by Amr El Abbadi (UC Santa Barbara)

Short Bio:
Amr El Abbadi is currently a Professor in the Computer Science Department at the University of California, Santa Barbara. He received his B. Eng. in Computer Science from Alexandria University, Egypt, and received his Ph.D. in Computer Science from Cornell University in August 1987. Prof. El Abbadi is an ACM Fellow. He has served as a journal editor for several database journals, including, currently, The VLDB Journal. He has been Program Chair for multiple database and distributed systems conferences, most recently SIGSPATIAL GIS 2010 and ACM Symposium on Cloud Computing (SoCC) 2011. He has also served as a board member of the VLDB Endowment from 2002—2008. In 2007, Prof. El Abbadi received the UCSB Senate Outstanding Mentorship Award for his excellence in mentoring graduate students. He has published over 250 articles in databases and distributed systems.

With hundreds of millions of users worldwide, social networks provide great opportunities for social connection, learning, political and social change, as well as individual entertainment and enhancement in a wide variety of forms. Because many social interactions currently take place in online networks, social scientists have access to unprecedented amounts of information about social interaction. Prior to online networks, these investigations required resource-intensive activities such as random trials, surveys, and manual data collection to gather even small data sets. Now, massive amounts of information about social networks and social interactions are recorded. This wealth of data can allow social scientists to study social interactions on a scale and at a level of detail that has never before been possible. In addition to providing a platform for scientists to observe social interactions in large scale, online social networks are also changing the very nature of social interactions. People now have ready access to almost inconceivably vast information repositories that are increasingly portable, accessible, and interactive in both delivery and formation. Basic human activities have changed as a result, and new possibilities have emerged. For instance, the process by which people locate, organize, and coordinate groups of individuals with shared interests, the number and nature of information and news sources available, and the ability to solicit and share opinions and ideas across various topics have all undergone dramatic change with the rise of social networks.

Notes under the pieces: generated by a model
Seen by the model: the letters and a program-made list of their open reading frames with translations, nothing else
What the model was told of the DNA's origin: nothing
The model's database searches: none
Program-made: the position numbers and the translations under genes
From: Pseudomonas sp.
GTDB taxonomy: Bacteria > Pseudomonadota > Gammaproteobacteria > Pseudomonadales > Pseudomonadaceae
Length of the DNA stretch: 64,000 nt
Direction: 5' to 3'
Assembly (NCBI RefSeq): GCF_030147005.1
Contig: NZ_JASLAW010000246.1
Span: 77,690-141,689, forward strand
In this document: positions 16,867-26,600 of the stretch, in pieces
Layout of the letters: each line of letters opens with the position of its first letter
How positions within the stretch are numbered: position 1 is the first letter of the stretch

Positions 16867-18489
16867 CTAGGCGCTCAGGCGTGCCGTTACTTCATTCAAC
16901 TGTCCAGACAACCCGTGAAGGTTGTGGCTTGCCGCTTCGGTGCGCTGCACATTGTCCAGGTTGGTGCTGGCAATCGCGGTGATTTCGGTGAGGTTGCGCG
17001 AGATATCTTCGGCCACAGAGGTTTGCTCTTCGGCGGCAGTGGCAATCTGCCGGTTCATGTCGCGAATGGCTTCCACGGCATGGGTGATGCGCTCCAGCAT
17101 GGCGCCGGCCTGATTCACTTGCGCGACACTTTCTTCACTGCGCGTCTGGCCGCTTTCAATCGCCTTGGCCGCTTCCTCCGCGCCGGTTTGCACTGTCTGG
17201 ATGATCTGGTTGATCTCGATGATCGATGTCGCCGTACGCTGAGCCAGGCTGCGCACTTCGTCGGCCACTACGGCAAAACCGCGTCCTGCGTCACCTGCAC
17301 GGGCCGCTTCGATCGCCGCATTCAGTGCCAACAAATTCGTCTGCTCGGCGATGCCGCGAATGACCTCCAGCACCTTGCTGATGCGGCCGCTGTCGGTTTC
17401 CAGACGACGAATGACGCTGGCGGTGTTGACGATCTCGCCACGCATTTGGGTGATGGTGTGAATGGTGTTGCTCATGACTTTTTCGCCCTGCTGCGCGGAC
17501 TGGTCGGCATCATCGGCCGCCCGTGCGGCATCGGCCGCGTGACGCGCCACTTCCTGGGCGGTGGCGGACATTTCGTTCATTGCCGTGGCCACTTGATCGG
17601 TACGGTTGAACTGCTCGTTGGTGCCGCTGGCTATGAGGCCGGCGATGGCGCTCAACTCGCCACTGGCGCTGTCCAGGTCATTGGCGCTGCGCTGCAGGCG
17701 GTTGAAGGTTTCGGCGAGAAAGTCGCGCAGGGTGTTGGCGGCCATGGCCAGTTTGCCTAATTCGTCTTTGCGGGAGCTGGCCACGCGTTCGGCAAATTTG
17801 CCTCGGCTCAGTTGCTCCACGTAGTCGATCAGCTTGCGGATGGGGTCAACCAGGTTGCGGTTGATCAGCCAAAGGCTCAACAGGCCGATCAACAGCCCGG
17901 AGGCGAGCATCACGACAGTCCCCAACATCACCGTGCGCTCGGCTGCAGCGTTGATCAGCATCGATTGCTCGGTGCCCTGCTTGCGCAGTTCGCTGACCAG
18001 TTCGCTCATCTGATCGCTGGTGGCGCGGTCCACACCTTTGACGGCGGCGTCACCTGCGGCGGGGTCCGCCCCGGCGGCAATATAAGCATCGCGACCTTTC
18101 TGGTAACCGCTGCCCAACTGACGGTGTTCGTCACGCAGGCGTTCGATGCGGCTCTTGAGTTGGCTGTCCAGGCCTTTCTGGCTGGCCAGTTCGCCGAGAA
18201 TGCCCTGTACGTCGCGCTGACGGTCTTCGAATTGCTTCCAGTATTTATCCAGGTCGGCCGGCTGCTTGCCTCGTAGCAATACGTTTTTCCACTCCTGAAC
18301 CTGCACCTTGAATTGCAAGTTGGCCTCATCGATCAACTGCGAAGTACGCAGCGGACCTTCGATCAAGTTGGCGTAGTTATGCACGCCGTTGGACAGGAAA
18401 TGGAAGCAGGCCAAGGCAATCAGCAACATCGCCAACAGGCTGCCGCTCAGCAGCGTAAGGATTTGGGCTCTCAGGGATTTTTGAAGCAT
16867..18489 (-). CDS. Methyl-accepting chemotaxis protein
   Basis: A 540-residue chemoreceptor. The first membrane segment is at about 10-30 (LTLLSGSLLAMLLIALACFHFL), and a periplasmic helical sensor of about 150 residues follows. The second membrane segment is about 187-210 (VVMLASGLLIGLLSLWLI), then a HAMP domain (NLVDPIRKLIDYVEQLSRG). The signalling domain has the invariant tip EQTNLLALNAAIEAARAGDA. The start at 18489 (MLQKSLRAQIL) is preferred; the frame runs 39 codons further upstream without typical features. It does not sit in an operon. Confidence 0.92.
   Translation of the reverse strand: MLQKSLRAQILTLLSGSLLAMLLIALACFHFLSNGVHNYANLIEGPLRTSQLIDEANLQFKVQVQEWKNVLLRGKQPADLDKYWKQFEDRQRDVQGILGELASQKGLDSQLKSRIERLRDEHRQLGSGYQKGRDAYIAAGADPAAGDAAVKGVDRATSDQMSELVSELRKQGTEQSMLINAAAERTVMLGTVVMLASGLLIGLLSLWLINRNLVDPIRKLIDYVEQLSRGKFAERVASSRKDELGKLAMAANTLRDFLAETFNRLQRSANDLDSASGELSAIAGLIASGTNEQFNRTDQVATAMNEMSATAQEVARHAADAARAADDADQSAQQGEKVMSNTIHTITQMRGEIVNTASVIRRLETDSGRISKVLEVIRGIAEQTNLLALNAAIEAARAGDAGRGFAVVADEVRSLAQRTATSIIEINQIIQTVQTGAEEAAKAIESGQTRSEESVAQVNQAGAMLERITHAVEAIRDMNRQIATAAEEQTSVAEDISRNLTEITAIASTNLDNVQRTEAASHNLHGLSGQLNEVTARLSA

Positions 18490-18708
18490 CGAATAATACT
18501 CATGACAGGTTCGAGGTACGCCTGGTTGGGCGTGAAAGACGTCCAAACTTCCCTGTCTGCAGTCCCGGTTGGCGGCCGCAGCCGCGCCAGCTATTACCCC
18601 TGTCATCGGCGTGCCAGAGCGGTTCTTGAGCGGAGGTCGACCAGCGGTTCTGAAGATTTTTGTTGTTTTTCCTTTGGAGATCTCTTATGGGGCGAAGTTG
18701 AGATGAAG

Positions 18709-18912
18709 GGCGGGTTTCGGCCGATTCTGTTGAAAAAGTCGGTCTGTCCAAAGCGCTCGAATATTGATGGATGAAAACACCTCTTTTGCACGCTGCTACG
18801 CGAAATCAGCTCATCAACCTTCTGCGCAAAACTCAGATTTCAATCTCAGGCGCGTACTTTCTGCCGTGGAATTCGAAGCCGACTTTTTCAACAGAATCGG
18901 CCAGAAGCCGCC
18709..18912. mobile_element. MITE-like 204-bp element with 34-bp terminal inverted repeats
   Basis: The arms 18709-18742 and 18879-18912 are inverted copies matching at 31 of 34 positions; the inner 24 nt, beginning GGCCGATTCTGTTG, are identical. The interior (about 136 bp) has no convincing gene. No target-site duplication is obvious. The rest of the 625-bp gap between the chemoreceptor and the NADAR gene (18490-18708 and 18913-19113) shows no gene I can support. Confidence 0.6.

Social networks have already emerged as a significant medium for the widespread distribution of news and instructions in mass convergence events such as the 2008 U.S. Presidential Election, the 2009 Presidential election in Iran, and emergencies like the landfall of Hurricanes Ike and Gustav in the fall of 2008. Use of social networks such as Facebook and Twitter has also been noted as providing great ease during the recent demonstrations in Middle East. In light of these notable outcomes, understanding information diffusion over online social networks is a critical research goal. This greater understanding can be achieved through data analysis, the development of reliable models that can predict outcomes of social processes, and ultimately the creation of applications that can shape the outcome of these processes. In this tutorial, we aim to provide an overview of such recent research based on a wide variety of techniques such as optimization algorithms, data mining, data streams covering a large number of problems such as influence spread maximization, misinformation limitation and study of trends in online social networks.


by Markus Schneider (University of Florida)

Short Bio:
Markus Schneider is an Associate Professor at the Department of Computer and Information Science and Engineering of the University of Florida, which is located in Gainesville, Florida, USA. He holds an M.S. degree in Computer Science from the Technical University in Dortmund, Germany, and a Ph.D. degree in Computer Science from the University of Hagen, Germany. His research interests include spatial, spatio-temporal, and moving objects databases, spatial data warehousing and SOLAP, spatial information science, geoinformatics, geographical information systems, applied computational geometry, and extensible databases. He is the co-author of the bookMoving Objects Databases published by Morgan-Kaufmann, the author of the book Spatial Data Types for Database Systems published by Springer-Verlag, and the author of the book Implementation Concepts for Database Systems published by Springer-Verlag. Further, he has published more than 100 journal articles, book chapters, and conference papers. He is on the editorial board of the journal GeoInformatica and a recipient of the 2004 National Science Foundation (NSF) CAREER Award. More details can be found at http://www.cise.ufl.edu/~mschneid.